Cases of poaching and illegal trade in the endangered red panda (Ailurus fulgens) are on the rise in Nepal. But with little evidence of a demand for panda pelts and parts, researchers are asking why.
Led by researchers from the University of Queensland in Australia, a team of nearly 40 university graduates traveled throughout the red panda range in Nepal, conducting interviews with locals to understand the current uses as well as people’s perceptions about the species.
The results of their research, recently published in the journal Human Dimensions of Wildlife, indicate that people’s awareness of threats to red pandas is low and the driving forces behind poaching and the illegal trade of this species are still largely a mystery.
“Noticeable use of red panda and its body parts is not recorded, nor there is a ready market for red panda products in Nepal,” lead author Damber Bista told Mongabay. “These facts do not support the existence of a market, but the supply of pelt is non-stop, which surprises me the most.”
Red pandas face threats from habitat loss, illegal trapping and poaching, and accidental snaring in traps set for other animals. Over the past two decades, the red panda population has declined by nearly 50% and the species is now listed as endangered on the IUCN Red List and on Appendix I of CITES, which prohibits its trade.
It’s estimated that fewer than 15,000 individuals remain in the wild across their home range in India, Nepal, Bhutan and China; red pandas are now among the top five mammals illegally poached and traded in Nepal.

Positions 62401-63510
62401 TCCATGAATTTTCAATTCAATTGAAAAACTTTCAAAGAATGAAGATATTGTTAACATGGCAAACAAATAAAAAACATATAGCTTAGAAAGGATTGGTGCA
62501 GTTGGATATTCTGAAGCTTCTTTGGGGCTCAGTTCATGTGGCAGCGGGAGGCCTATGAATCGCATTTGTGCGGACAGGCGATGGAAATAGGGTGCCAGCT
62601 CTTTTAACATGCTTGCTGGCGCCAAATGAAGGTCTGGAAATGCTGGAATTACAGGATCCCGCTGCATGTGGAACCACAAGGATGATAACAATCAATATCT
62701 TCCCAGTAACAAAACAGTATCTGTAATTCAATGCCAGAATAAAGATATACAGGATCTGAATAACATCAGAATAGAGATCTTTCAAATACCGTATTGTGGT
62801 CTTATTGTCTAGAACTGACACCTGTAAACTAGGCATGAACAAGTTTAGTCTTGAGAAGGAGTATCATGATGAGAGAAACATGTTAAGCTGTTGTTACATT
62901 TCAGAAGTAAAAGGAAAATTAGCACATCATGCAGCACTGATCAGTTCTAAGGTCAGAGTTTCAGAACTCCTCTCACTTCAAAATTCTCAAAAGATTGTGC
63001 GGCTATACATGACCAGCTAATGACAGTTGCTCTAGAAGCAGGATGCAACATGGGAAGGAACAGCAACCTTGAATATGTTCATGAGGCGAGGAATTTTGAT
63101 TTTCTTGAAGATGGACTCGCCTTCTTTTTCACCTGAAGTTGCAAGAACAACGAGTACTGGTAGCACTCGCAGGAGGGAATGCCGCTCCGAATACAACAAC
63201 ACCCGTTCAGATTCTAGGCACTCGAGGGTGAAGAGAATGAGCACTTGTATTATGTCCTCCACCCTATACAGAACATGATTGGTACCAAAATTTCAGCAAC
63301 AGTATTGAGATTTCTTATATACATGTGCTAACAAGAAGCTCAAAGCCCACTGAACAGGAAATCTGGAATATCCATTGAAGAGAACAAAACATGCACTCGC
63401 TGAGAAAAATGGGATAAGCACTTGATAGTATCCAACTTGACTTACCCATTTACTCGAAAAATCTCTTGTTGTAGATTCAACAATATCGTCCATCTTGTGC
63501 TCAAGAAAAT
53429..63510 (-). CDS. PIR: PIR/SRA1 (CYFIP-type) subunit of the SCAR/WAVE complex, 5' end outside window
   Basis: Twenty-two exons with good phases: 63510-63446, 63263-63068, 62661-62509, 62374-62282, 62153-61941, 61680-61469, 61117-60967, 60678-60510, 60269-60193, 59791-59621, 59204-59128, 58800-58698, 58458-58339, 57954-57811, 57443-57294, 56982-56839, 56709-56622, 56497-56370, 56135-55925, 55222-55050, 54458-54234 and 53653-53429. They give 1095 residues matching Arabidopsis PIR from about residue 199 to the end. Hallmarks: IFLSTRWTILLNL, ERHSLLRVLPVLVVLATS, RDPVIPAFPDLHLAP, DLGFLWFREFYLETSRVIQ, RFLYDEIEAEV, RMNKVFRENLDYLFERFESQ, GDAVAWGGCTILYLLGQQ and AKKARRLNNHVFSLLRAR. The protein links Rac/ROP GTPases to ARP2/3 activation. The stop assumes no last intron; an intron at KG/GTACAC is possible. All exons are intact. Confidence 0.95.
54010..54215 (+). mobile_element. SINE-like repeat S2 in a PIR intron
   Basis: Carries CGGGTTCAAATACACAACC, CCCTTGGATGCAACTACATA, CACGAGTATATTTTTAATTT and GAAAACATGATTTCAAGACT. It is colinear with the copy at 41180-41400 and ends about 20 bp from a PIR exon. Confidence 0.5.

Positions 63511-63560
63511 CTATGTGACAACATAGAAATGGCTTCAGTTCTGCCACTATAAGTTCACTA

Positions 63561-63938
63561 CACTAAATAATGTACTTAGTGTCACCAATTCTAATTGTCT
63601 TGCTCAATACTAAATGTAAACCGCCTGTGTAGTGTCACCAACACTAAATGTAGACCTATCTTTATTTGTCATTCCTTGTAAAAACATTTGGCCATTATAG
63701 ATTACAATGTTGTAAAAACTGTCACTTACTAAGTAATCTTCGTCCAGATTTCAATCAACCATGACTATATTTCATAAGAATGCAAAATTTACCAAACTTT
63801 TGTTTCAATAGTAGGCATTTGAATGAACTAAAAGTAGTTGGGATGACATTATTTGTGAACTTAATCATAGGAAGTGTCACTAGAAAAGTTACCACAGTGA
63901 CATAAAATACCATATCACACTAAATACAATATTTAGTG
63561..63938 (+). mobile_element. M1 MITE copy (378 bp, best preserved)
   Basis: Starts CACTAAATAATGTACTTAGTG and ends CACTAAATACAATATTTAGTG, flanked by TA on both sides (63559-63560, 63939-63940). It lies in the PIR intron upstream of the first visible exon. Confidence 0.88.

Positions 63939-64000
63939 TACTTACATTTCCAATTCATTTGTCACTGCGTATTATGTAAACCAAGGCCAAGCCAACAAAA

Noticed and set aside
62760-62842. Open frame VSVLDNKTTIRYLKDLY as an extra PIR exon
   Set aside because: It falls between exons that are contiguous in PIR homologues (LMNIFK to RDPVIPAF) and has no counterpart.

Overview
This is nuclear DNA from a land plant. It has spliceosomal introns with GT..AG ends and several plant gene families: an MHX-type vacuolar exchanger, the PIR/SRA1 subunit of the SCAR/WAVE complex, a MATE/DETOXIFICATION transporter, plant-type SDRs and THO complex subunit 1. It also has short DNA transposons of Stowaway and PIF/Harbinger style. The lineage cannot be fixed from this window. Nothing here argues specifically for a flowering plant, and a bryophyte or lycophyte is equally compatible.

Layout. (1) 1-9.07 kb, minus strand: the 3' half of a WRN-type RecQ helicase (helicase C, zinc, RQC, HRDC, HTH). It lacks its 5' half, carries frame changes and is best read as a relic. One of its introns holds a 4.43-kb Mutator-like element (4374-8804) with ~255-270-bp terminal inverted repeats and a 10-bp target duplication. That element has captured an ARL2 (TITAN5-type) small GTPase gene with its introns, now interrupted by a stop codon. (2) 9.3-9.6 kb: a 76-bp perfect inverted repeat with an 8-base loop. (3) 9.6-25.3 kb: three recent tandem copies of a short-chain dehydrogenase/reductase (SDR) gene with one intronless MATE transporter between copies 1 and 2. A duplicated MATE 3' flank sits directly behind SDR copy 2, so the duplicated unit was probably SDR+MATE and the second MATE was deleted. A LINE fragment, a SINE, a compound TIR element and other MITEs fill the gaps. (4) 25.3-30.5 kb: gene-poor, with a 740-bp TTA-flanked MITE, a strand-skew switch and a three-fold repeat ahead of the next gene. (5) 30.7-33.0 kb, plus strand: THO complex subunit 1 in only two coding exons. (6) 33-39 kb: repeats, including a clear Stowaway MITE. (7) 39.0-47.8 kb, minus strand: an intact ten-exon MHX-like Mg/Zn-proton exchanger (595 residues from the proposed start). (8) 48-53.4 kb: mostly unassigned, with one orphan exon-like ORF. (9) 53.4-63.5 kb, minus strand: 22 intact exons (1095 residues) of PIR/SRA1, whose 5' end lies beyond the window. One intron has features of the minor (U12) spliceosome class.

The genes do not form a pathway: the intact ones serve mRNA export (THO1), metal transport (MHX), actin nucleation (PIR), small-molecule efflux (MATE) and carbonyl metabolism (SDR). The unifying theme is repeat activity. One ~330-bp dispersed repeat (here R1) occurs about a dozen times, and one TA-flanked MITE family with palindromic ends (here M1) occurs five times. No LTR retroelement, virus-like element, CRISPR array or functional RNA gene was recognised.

According to the published and unpublished reports reviewed for this study, 121 red panda pelts were confiscated in Nepal between 2008 and 2018, with a steady overall increase that peaked at 27 seizures in 2017. The majority of the confiscations occurred in the Kathmandu valley.
Of those 121 cases, none were targeted for export to other countries, and in most cases only the collectors were caught, not the other players in the supply chain (middlemen, distributors, consumers), indicating a lack of a clear market for red pandas.
“Unstoppable supply of pelts indicates the presence of a fake market with almost no buyers, which is solely based on rumors,” Bista said. “Awareness building campaigners, security personnel and media personnel are the suspected sources of such rumors.”
The paper suggests that during previous investigations into the illegal trade, investigators pretending to be buyers might have inadvertently motivated poaching by creating the illusion of a market for the animals.
“Informing people about the market price of red panda body parts might have lured them toward easy money-making schemes that are further fueled by poverty and unemployment,” the paper says, and miscommunication during awareness-building programs may have further aggravated the problem.
In the interviews of people living in the panda’s recorded range, only 14% of respondents said they had seen the animal, and 83% were unaware of its conservation importance.